Runners, Get Onboard With Yoga Sutra Now

by Trina Remedios

Running is the most common form of cardio exercise, because it’s a back-to-basics workout that needs no equipment, no trainer, and no fancy accessories. The go-to activity helps improve stamina, burns calories, gets your heart pulsating, and makes use of the excess fat to create energy in order to help you keep on moving.

It is a full-body workout that alleviates stress as it increases the levels of oxygen delivered to the body. If you are prone to muscle loss and regression of bone density, running is one of the ways to regain form. It works the body and engages the muscles, but is low-impact enough to have minimal risk of injury.

But, to put things into perspective, there are certain things you need to keep in mind while going for a run, in order to cushion the impact on your knees and joints:

Bend At Your Ankles, Not Your Hips: To find this position, fall forward from your ankles and catch yourself. This way, when you’re catching yourself, your momentum is helping you push yourself forward.

Keep Your Arms Close: Any side-ward motion with your arms is a waste of energy, so keep your arms as close to your body as possible, and only move them forward and back.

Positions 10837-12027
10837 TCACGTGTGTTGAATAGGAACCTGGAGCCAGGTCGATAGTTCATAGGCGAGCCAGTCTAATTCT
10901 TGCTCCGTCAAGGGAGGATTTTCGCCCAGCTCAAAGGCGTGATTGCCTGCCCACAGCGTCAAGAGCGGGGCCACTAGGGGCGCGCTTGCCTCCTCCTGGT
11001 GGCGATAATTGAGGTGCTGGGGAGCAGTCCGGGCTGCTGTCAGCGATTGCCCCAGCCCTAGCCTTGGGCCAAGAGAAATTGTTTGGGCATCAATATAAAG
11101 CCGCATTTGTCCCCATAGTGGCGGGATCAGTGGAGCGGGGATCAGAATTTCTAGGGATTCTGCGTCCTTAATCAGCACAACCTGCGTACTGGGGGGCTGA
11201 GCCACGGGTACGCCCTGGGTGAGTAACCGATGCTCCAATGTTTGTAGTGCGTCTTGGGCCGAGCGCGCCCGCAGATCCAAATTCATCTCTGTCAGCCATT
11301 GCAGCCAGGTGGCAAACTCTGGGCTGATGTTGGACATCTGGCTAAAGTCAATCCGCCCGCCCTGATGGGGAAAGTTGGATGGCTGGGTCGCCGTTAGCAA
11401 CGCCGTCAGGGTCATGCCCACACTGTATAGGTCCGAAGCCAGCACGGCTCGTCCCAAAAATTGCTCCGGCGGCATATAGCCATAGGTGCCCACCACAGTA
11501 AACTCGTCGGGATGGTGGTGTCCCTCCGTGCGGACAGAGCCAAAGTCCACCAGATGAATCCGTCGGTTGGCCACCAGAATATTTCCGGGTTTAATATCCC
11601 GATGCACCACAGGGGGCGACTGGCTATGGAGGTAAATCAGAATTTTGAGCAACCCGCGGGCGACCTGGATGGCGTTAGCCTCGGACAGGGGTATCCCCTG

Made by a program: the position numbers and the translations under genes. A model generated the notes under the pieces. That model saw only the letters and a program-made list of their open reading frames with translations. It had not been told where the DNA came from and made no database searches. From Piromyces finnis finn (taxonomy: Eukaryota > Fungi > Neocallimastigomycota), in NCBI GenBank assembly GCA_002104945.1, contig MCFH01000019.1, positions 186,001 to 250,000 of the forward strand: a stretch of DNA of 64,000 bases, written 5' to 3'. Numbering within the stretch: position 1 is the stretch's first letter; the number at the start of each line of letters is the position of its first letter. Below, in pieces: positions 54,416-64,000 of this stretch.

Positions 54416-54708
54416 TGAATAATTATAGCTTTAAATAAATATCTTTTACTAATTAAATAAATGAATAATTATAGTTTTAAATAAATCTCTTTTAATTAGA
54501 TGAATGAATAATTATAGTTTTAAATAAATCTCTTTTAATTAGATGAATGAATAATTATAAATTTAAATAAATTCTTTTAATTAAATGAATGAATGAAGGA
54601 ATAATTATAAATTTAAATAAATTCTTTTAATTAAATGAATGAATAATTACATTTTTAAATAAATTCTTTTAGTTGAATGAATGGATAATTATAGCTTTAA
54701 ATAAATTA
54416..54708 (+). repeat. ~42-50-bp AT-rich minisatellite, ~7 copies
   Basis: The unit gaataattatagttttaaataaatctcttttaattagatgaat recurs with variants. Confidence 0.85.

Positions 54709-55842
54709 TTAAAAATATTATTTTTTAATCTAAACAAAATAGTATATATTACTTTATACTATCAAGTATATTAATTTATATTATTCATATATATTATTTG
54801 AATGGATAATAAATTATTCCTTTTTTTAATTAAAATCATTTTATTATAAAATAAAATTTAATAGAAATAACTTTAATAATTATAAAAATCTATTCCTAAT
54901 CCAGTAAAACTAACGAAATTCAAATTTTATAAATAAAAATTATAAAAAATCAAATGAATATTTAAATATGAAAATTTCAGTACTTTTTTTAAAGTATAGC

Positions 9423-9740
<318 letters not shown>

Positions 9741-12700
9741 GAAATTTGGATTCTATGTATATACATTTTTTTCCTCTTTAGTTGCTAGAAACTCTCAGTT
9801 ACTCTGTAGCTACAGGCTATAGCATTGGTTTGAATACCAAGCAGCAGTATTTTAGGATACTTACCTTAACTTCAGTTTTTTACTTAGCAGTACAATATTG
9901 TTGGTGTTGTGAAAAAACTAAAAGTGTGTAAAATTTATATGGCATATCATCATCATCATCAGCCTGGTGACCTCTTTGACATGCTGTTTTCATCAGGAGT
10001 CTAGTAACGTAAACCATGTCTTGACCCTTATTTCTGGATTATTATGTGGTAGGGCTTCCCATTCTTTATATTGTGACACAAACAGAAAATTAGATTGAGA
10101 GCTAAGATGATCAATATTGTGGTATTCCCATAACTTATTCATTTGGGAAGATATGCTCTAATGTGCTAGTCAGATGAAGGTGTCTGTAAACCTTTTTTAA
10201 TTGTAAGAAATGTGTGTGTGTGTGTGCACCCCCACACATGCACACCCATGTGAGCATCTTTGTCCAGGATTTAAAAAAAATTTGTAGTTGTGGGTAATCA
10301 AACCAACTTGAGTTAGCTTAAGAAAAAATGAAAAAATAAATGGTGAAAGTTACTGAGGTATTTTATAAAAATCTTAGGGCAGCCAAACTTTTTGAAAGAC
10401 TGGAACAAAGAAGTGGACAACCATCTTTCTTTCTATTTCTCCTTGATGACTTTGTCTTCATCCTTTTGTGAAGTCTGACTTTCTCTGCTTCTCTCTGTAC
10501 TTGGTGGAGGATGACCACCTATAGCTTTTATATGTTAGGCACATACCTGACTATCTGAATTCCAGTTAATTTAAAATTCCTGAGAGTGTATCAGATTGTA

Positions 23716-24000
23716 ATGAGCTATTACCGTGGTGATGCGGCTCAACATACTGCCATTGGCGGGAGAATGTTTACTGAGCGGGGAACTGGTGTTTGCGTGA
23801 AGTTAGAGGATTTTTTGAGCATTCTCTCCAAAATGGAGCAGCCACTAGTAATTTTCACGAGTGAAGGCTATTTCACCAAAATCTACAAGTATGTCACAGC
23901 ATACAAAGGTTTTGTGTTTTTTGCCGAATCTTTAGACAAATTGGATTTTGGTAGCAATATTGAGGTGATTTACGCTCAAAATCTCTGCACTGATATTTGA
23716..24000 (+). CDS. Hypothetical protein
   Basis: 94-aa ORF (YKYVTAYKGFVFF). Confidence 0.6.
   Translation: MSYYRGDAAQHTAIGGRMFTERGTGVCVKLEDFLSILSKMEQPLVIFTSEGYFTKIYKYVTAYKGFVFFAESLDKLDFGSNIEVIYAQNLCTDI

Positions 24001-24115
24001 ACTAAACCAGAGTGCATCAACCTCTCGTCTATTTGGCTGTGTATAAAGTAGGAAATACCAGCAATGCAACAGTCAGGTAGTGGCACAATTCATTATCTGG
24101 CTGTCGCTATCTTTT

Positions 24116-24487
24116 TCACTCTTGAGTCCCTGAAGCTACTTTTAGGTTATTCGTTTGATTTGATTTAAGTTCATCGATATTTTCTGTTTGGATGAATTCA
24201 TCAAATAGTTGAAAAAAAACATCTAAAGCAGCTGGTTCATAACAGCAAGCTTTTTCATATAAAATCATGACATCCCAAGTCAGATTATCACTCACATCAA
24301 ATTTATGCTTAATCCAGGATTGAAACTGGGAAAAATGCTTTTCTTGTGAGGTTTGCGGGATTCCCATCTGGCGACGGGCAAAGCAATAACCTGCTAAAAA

Land On The Flats Of Your Feet: Any time your foot gets in front of your knee, it’s actually like you’re putting on the brakes because your leg angle is now pushing you back instead of forward. Ideally, you want your foot to land under your knee as you’re running, so you’re actually going to hit the flat of your foot on the floor, instead of on your heels. This way, you are continuously keeping your momentum up and not pushing back against yourself.

For more tips, watch Jai Sugrim, the host of Yoga Sutra Now, demonstrate warm up and strength training asanas to enhance your overall levels of fitness. He particularly focuses on how runners can use yoga to improve their performance, protect their body, get a good calorie burn, and build stamina to keep pace and level up consistently.

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